British Army, German tanks. London might not like it, but you have to buy Leopard 2s


The British Army needs main battle tanks-wrong. In reality, he has two options. Rebuild some of the approximately 220 aging and obsolete Challenger 2s. Or buy German.

The best choice is clear, according to an analysis. German tanks would enter service faster and, in the long run, be cheaper than British tanks, wrote analysts Jack Watling and Nick Reynolds. a new study for the Royal United Services Institute in London.

In the early 2000s, the military purchased 424 Challenger 2 tanks from manufacturer Vickers Defense Systems. At the same time, the service bought all the spare parts it needed. That and the lack of large export customers – Oman bought 38 of the tanks – meant that Vickers had no reason to keep the production line going.

The cold production line effectively orphaned the Challenger 2 fleet. There was no effective way for the military to modernize the 72-ton four-person tank. As the Challenger 2s became more and more obsolete, the military steadily reduced force levels until only half the vehicles remained.

Today, the Challenger 2 with its 120-millimeter rifled gun and old electronics is a NATO outlier. The American M-1A2 and Leopard 2 variants that Germany has sold to no less than 15 NATO and Allied armies feature the latest computers and networking equipment as well as smooth-bore cannons with modern ammunition.

“The CR2 has reached the end of the road,” wrote Watling and Reynolds. “If the UK wants to keep MBT capability, it needs to modernize its fleet.”

As a matter of principle, the United States does not export the latest version of the M-1. This leaves the Leopard 2 as the only realistic alternative to the Challenger 3, a totally rebuilt Challenger 2 that the British military has been considering for a few years now.

The Leopard 2 is the right tank, according to Watling and Reynolds. “If the UK wants competitive armor capability by 2040, the Leopard 2 is unequivocally the safest option and in the long run probably the cheapest option.”

“Buying Leopard 2 would come at a much higher initial cost than pursuing a CR3,” Watling and Reynolds wrote. “However, the plentiful supply of aftermarket parts and the increased reliability of a highly refined design mean the Leopard 2 should be less expensive than a CR3 over the life of the vehicle.”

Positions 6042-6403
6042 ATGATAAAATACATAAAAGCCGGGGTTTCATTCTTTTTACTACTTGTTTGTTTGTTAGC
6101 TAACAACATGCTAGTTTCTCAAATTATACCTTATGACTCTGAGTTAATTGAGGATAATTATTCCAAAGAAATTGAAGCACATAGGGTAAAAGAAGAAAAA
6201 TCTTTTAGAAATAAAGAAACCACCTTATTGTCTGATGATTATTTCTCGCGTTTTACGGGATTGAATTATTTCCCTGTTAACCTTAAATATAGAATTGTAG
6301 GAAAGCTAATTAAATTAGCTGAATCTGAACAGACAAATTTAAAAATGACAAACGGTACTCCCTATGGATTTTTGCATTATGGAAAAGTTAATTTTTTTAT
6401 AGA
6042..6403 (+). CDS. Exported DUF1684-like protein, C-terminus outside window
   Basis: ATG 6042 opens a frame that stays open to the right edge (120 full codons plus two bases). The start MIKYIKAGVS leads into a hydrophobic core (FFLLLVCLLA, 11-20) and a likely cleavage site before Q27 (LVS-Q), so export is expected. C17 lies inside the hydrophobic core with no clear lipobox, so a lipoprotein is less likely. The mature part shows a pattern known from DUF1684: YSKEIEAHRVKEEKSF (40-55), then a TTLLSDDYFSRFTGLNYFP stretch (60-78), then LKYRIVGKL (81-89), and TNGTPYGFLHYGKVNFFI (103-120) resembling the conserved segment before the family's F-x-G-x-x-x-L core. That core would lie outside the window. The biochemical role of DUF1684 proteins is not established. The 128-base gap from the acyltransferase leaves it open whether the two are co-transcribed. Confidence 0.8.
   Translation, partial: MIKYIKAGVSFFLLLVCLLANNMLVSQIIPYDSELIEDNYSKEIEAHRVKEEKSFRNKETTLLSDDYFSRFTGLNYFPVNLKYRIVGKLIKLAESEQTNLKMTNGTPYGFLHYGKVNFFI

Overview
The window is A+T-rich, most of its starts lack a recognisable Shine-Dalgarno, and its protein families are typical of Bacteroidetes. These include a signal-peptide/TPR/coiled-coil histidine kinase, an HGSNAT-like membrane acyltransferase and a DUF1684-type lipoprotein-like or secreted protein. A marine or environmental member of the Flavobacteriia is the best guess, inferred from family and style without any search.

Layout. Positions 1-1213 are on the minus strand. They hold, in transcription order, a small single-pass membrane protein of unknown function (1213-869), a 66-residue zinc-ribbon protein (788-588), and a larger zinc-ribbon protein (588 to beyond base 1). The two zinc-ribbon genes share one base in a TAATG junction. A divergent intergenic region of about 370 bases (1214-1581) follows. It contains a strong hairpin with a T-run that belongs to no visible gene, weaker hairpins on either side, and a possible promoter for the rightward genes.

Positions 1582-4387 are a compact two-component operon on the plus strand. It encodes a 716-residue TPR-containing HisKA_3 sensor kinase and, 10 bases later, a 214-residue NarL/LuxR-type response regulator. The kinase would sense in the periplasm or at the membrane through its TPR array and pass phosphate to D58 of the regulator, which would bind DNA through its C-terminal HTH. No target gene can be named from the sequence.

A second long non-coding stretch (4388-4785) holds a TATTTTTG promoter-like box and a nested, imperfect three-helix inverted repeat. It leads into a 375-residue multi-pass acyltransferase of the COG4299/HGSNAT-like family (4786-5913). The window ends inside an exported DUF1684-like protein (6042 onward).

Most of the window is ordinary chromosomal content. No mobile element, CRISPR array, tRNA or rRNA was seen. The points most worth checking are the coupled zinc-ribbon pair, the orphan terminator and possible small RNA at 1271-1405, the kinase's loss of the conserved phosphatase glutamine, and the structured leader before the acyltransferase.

“The vehicles could also be put into service very quickly, since the production line is open and a number of Leopard 2s are available for purchase, which makes the entry into service date of 2025 more realistic”, Watling and Reynolds added.

The Leopard 2 is less risky for the UK as its existing market for spares, upgrades and other media is huge. British leopards are said to be only a small part of a global fleet of thousands of vehicles. London would only need to order 150 Leopard 2s to make local production commercially viable.

According to Watling and Reynolds’ estimates, the UK government would need to order 300 Challenger 3s – possibly for around $ 2.7 billion – for the manufacturer to make a profit. This is more tanks than the British Army plans to maintain, even in the best of circumstances.

The switch to Leopard 2 could of course come at a cost. “What the UK would lose with Leopard 2 is the generation of manufacturing and intellectual property expertise. It should not be disproportionate. As a first step, KMW, the maker of Leopard 2, announced that it would establish a factory in the UK and integrate UK components through a UK company, which will be able to develop further technical innovations as have made other international users.

Industrial problems should not deter London from purchasing the only tank capable of keeping the British army in the heavy armored sector. Challenger 3 would be “a costly disaster, leaving the British Army with a small number of uncompetitive vehicles, delivered late, at inflated prices”.

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